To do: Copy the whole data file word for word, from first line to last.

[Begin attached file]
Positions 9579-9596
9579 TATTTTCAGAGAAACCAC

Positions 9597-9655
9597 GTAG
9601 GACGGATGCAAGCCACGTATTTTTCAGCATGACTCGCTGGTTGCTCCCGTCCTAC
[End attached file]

Positions 9579-9596
9579 TATTTTCAGAGAAACCAC

Positions 9597-9655
9597 GTAG
9601 GACGGATGCAAGCCACGTATTTTTCAGCATGACTCGCTGGTTGCTCCCGTCCTAC